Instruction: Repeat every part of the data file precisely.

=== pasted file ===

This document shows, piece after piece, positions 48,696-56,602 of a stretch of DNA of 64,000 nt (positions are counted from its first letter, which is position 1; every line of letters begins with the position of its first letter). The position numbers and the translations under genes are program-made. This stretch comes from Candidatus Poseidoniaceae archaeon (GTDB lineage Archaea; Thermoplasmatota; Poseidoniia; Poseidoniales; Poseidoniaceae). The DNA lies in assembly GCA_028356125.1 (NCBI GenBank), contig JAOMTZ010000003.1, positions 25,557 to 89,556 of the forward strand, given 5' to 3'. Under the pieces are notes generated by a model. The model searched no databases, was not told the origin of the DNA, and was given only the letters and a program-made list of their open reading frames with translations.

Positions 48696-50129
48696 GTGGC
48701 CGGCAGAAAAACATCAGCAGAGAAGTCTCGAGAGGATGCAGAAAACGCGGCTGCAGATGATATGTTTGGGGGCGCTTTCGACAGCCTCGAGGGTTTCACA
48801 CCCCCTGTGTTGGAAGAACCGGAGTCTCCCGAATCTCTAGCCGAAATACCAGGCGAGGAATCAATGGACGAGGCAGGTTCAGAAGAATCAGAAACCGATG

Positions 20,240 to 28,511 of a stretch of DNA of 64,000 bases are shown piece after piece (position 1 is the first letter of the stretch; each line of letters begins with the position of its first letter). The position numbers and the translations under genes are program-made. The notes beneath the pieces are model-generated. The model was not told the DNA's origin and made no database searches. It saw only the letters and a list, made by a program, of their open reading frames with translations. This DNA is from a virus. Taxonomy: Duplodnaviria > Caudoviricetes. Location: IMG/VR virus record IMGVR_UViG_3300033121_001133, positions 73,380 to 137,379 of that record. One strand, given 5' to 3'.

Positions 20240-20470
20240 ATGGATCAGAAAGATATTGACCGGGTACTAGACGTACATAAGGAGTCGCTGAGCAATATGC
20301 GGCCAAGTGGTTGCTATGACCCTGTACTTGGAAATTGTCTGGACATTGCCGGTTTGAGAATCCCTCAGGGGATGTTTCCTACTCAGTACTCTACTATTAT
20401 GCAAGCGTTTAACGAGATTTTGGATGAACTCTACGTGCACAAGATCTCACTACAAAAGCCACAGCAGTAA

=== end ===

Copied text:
This document shows, piece after piece, positions 48,696-56,602 of a stretch of DNA of 64,000 nt (positions are counted from its first letter, which is position 1; every line of letters begins with the position of its first letter). The position numbers and the translations under genes are program-made. This stretch comes from Candidatus Poseidoniaceae archaeon (GTDB lineage Archaea; Thermoplasmatota; Poseidoniia; Poseidoniales; Poseidoniaceae). The DNA lies in assembly GCA_028356125.1 (NCBI GenBank), contig JAOMTZ010000003.1, positions 25,557 to 89,556 of the forward strand, given 5' to 3'. Under the pieces are notes generated by a model. The model searched no databases, was not told the origin of the DNA, and was given only the letters and a program-made list of their open reading frames with translations.

Positions 48696-50129
48696 GTGGC
48701 CGGCAGAAAAACATCAGCAGAGAAGTCTCGAGAGGATGCAGAAAACGCGGCTGCAGATGATATGTTTGGGGGCGCTTTCGACAGCCTCGAGGGTTTCACA
48801 CCCCCTGTGTTGGAAGAACCGGAGTCTCCCGAATCTCTAGCCGAAATACCAGGCGAGGAATCAATGGACGAGGCAGGTTCAGAAGAATCAGAAACCGATG

Positions 20,240 to 28,511 of a stretch of DNA of 64,000 bases are shown piece after piece (position 1 is the first letter of the stretch; each line of letters begins with the position of its first letter). The position numbers and the translations under genes are program-made. The notes beneath the pieces are model-generated. The model was not told the DNA's origin and made no database searches. It saw only the letters and a list, made by a program, of their open reading frames with translations. This DNA is from a virus. Taxonomy: Duplodnaviria > Caudoviricetes. Location: IMG/VR virus record IMGVR_UViG_3300033121_001133, positions 73,380 to 137,379 of that record. One strand, given 5' to 3'.

Positions 20240-20470
20240 ATGGATCAGAAAGATATTGACCGGGTACTAGACGTACATAAGGAGTCGCTGAGCAATATGC
20301 GGCCAAGTGGTTGCTATGACCCTGTACTTGGAAATTGTCTGGACATTGCCGGTTTGAGAATCCCTCAGGGGATGTTTCCTACTCAGTACTCTACTATTAT
20401 GCAAGCGTTTAACGAGATTTTGGATGAACTCTACGTGCACAAGATCTCACTACAAAAGCCACAGCAGTAA